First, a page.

Public access to documents is a general rule in the activities of public authorities, as is the case at the Academy of Finland. However, in the Act on the Openness of Government Activities, Parliament has laid down provisions on the secrecy of plans for scientific research and the expert opinions issued on them.
Under the Act, the following are to be kept secret:
“documents concerning the basic materials for a dissertation or other scientific study, technological or other development project, or the assessment of the same, unless it is obvious that access will not cause inconvenience to the completion of the dissertation, study or development project or their exploitation, its appropriate assessment or the person carrying out the research, nor to the person commissioning the study or development project” (section 24, subsection 1, paragraph 21)
The aim is to protect the researcher and their research idea. In order for researchers to be able to submit their plans to a funding authority for review, they must be able to rely on the authority not to disclose them or release them to be unlawfully exploited by a competitor or another third party. That is why the Act lays down provisions for the confidentiality of research plans. The same applies to the review report issued by the expert assessing the research plan, for the same reason. In other words, secrecy is in the best interest of the researcher. The authority processing the application shall respect this and ensure secrecy at the risk of criminal liability.
The Supreme Administrative Court has dealt with this matter in its yearbook decision of 10 December 2020 (KHO 2020: 140, in Finnish). In the reasoning for its decision, the Supreme Administrative Court stated, among other things, that the detailed explanatory memorandum to the Government proposal on the Act on the Openness of Government Activities (HE 30/1998 vp) states, with regard to section 24(1) (21) of the Act, that its purpose is to protect research and development and their assessment. A research plan may contain knowledge and know-how that could be unlawfully exploited and that, if it were to be made public, could impede the researcher’s activities and the progress of the research, or hamper the researcher’s professional work. Technological development may involve, for example, a product that later can be patented.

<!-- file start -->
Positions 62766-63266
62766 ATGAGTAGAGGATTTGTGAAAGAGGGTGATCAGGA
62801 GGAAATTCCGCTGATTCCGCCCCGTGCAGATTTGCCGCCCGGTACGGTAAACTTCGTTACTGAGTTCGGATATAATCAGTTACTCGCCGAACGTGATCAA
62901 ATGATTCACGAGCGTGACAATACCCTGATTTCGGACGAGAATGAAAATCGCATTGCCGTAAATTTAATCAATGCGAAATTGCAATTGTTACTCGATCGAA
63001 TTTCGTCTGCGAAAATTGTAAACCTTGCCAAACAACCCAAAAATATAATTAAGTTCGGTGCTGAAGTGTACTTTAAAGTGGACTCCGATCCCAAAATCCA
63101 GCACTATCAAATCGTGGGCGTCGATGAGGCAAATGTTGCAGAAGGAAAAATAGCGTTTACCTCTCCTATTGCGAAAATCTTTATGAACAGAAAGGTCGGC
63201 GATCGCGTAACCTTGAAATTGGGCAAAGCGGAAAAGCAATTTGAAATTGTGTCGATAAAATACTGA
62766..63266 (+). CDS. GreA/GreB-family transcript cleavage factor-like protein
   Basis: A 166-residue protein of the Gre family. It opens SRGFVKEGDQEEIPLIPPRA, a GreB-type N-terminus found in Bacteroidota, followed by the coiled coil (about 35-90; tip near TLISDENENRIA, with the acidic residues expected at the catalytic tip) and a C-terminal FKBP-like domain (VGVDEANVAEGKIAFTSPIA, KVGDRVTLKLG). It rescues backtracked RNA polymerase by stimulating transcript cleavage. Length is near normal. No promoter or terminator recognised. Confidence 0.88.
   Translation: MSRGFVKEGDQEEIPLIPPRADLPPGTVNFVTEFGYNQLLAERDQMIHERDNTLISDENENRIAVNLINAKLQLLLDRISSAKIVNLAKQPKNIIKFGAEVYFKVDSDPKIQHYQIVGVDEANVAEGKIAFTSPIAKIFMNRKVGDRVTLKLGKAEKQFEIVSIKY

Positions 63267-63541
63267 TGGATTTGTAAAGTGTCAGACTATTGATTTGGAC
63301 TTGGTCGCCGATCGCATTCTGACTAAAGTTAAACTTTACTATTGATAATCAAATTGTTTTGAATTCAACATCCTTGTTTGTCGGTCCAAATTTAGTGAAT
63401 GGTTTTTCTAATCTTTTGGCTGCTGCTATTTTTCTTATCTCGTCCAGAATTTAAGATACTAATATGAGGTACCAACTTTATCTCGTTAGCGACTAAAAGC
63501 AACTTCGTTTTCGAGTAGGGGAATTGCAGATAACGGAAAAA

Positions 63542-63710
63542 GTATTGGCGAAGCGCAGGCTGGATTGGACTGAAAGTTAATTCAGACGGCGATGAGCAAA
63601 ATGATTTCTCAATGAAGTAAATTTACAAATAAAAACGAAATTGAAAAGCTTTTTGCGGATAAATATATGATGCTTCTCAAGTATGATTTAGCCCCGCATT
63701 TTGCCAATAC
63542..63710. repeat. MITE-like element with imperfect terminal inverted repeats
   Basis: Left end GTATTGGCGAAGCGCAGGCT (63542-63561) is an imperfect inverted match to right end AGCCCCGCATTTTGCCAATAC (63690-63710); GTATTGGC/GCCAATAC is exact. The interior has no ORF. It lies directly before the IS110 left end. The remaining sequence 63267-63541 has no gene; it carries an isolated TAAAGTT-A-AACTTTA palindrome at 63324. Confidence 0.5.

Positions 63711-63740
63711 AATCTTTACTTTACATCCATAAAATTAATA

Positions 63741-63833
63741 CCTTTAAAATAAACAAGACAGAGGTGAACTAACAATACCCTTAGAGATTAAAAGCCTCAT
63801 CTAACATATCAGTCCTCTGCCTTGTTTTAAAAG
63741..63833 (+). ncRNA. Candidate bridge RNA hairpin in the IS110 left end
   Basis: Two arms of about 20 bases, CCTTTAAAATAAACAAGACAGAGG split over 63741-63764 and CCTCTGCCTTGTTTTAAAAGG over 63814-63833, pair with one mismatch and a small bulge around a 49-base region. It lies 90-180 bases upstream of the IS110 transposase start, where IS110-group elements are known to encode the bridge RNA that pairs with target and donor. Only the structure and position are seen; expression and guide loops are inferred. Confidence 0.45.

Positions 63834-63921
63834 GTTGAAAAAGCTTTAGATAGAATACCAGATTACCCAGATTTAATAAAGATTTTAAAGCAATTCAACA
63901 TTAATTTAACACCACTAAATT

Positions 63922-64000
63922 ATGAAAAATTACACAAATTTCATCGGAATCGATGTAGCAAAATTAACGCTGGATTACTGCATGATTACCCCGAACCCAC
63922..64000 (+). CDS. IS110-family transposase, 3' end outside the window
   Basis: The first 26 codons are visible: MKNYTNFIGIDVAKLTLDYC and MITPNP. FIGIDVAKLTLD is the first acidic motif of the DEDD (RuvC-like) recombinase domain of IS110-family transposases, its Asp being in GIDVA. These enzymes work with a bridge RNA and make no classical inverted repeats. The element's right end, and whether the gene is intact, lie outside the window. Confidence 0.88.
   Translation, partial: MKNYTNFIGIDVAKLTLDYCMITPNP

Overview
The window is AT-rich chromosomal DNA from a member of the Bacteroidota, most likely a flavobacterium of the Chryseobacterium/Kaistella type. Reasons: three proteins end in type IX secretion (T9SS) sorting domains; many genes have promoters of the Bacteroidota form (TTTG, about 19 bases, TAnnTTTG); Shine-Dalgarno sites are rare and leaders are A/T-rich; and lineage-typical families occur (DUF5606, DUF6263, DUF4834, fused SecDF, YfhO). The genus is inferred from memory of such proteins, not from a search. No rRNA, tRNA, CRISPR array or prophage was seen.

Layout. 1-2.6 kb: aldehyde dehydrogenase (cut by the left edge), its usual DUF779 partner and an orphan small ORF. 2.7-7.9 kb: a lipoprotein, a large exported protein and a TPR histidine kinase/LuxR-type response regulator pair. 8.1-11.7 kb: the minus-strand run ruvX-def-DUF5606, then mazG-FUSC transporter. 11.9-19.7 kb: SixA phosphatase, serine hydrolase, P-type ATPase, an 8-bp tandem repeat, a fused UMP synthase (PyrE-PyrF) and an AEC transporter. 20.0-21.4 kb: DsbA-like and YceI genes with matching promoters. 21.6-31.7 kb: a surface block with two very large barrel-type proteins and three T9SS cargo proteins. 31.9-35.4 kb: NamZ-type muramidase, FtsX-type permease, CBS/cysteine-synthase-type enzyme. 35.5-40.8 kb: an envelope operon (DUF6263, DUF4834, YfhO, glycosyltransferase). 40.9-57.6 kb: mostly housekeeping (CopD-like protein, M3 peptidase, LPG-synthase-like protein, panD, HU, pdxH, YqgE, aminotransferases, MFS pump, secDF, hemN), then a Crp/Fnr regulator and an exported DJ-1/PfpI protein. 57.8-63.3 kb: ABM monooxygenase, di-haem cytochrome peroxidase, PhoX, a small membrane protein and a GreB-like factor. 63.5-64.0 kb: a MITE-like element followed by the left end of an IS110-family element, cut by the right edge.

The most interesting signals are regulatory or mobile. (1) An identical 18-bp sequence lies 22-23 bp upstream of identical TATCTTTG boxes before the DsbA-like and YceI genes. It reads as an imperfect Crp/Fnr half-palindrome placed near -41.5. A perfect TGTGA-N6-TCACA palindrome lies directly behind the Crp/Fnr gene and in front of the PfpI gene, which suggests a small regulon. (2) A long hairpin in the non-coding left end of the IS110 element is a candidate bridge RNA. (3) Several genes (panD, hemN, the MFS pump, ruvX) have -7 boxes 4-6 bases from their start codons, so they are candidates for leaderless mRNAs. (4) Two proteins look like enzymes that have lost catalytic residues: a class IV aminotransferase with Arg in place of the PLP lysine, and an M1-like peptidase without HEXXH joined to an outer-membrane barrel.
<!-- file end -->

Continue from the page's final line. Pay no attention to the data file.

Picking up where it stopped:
However, a key feature of the Academy’s process in the review of funding applications is that the reviews are produced on a confidential basis. This corresponds to the internationally established procedure for the scientific review of research funding applications. The Supreme Administrative Court also considered that the public nature of the review reports could generally affect their quality and content in a way that would reduce their value of use, and that the research plans to be included in the applications would be presented more generally so as not to disclose research ideas prematurely. It is also possible that the publicity of the review reports would lead to a decrease in willingness to participate in the reviews. These factors hinder the attainment of the objectives of the review procedure. The significance of this drawback in assessing the publicity of review reports does not depend on when each report has been issued.
Following international practice, applications sent by researchers to the Academy of Finland are assessed in international review panels through a process known as peer review: the members of the panels are foreign researchers well acquainted with the subject area of the application. The panels draw up review reports on the applications. Funding decisions, in turn, are made by decision-making bodies consisting of representatives of the Finnish research community. The body bases its work on the application, the panel review report and the ranking drawn up by the panel as well as the body’s own policies. The body usually briefly justifies its decision by referring to the review report.
- Ossi Malmberg, Vice President for Administration, tel. +358 295 335 003
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